Chernobyl Reactor 4 started up before the end of 1983 in order to meet a Soviet Union deadline for energy production targets. In the rush, an antiquated design was used and some of the commissioning tests were bypassed.
A worrying problem emerged: how to keep the reactor cool if power was lost.
Active cooling is required in nuclear reactors, running or idle, to remove the heat generated by radioactive decay. In the event of a reactor shutdown, back-up power must keep the water pumps running.
The standby diesel generators took over a minute to run up to speed, too long for the reactor core to be without cooling. A solution – a way of keeping the cooling pumps running for a short time – was proposed by electrical engineers and an experiment scheduled to prove that the problem had been solved.
Normal safety controls were over-ridden to allow the experiment to proceed.
An expert investigator later described the safety test as akin to ordering airplane pilots to switch off their engines mid-flight to check that they could be restarted.
And what if they couldn’t?
The operators who started the test on 25th April 1986 were unaware of the multiple design flaws in the RBMK-1000 nuclear reactors. The design had been hurriedly adapted from military to civilian use. The reactors were unstable at low power, a loss of water not only stopped cooling, but caused a positive increase reactor power, as did the initial entry of the boron control rods (designed to stop a runaway reaction) as their tips were made of a different material.
Instability had been observed in Reactor 2 in Chernobyl and in Lithuania, but the consequences were far less serious because the safety systems worked as intended. With several RMBK-1000 reactors in operation in the Soviet Union, a serious accident was just a matter of time.
There were many conspiracy theories – A US attack on the Soviet Union, A Russian attempt to cover up the overspend on Duga 1, the early warning system that never worked.
Occam’s razor. The simplest explanation is the most probable: a well-intentioned safety test which failed to take account of multiple design faults and went horribly, disastrously wrong.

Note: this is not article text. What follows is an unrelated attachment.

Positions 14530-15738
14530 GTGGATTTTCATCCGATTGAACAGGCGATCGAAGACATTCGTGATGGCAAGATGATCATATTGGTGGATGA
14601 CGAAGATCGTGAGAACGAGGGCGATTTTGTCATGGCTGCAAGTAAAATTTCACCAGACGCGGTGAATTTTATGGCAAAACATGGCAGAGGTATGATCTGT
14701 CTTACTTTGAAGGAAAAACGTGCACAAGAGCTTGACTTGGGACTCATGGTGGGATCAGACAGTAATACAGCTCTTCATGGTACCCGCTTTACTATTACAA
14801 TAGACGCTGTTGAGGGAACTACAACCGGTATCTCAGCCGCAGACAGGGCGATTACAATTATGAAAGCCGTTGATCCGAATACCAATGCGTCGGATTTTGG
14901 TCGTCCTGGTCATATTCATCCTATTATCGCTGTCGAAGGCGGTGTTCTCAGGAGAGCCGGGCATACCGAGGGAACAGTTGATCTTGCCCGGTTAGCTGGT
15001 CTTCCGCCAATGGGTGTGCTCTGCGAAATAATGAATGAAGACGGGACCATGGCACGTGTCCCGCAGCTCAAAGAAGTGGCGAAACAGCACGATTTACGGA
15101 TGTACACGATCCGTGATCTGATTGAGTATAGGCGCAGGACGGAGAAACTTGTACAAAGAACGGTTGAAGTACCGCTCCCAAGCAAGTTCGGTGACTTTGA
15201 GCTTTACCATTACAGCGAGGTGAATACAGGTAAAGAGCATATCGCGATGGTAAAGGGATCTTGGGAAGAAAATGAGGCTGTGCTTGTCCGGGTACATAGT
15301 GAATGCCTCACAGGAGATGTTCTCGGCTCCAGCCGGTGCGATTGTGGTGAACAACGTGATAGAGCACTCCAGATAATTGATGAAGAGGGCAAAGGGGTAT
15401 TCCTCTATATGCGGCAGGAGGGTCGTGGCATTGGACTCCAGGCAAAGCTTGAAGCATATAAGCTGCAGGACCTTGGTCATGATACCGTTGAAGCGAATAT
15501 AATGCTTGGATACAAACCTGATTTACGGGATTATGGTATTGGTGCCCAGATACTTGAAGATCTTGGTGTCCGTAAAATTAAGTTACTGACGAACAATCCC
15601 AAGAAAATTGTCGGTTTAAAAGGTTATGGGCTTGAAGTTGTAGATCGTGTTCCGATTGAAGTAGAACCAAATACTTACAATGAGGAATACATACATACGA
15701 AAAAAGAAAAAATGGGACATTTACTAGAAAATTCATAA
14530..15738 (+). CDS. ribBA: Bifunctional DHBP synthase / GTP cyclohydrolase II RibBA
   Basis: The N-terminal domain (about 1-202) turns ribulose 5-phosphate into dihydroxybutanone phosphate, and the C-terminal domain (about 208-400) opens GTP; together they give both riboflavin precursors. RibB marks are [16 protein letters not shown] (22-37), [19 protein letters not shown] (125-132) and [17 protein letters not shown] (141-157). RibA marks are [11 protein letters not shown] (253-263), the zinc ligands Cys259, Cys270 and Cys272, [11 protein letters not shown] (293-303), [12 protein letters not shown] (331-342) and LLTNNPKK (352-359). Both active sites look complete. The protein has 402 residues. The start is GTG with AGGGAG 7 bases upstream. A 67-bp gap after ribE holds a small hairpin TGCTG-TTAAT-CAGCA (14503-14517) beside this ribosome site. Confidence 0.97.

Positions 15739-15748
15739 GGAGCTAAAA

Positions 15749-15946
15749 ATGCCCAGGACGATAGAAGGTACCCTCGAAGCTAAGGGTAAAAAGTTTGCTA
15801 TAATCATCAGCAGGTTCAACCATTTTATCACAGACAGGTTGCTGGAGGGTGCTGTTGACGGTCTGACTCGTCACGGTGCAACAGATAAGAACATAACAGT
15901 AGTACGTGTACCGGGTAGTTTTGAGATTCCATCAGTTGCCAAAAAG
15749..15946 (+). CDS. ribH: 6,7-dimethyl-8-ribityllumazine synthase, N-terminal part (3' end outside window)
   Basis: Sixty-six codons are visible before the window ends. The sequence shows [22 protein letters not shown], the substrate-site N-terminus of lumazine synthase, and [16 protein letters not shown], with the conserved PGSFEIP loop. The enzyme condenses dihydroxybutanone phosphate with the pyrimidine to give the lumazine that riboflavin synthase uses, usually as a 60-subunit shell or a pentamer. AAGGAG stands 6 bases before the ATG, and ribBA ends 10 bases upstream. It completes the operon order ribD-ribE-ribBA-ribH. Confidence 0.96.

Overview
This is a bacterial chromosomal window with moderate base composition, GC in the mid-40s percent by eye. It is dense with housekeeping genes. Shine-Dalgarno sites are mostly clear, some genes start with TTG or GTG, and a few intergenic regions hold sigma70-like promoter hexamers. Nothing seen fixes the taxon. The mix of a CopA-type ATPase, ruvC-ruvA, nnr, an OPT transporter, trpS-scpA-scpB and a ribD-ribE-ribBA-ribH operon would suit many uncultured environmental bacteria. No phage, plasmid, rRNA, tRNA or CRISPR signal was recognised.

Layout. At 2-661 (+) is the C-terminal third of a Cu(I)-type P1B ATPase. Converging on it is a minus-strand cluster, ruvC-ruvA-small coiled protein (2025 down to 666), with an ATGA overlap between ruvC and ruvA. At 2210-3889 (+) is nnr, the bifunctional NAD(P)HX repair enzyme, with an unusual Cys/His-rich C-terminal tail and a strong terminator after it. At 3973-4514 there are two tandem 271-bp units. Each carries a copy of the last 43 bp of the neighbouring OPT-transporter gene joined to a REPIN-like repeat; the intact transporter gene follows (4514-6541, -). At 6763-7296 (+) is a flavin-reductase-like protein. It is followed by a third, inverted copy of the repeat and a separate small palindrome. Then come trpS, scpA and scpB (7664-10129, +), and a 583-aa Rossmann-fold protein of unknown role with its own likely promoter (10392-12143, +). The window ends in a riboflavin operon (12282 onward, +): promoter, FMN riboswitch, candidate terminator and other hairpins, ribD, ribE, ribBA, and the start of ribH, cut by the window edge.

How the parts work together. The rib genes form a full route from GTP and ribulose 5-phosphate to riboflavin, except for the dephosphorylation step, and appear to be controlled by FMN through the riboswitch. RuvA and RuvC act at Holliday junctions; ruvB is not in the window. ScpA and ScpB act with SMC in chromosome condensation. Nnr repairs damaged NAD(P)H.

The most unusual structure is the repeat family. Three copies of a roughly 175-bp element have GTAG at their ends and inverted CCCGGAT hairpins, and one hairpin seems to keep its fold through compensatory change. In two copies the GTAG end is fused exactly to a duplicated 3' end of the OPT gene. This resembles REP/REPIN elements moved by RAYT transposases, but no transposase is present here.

But it could have been even worse.
As the scale of the April 1986 accident became clear, the team sent to manage the disaster struggled to come to terms with the fact that a further, far worse accident, was still possible.
The damaged reactor core was still active.
The first danger was that hot core would descend into the pool of fire-fighting water which had collected in the basement under the reactor. The water would flash into steam and explode into the atmosphere, flinging out further radioactive debris.
Divers were sent on a suicide mission to open valves in the dark and release the water. They were successful, but the danger was far from over.
Having capped the core, the core temperature continued to rise. If it reached the critical temperature, then a much more serious nuclear explosion would hurl radioactive particles into the atmosphere and winds would blow them in all directions.
Or the burning core would continue to descend, melting down into the water table – so called China Syndrome.
Radiation affected the circuitry of machines, so miners were brought in to hand dig tunnels under the complex, working in shifts at temperature above 40 degrees, digging and hauling the earth away. The initial plan was to inject liquid nitrogen beneath the reactor core to cool it from below, but the hopelessly ambitious project was never followed through.
Instead the tunnels were filled with concrete to provide a foundation to contain the smouldering core.
The heroic actions of the “liquidators”, those sent to contain and clean up, saved countless lives.
Often at the cost of their own.
Chernobyl memorial – To those who saved the world
Fiona Erskine’s debut thriller “The Chemical Detective” is published by the Oneworld imprint, Point Blank Books and is avialable from all good bookshops and on-line here.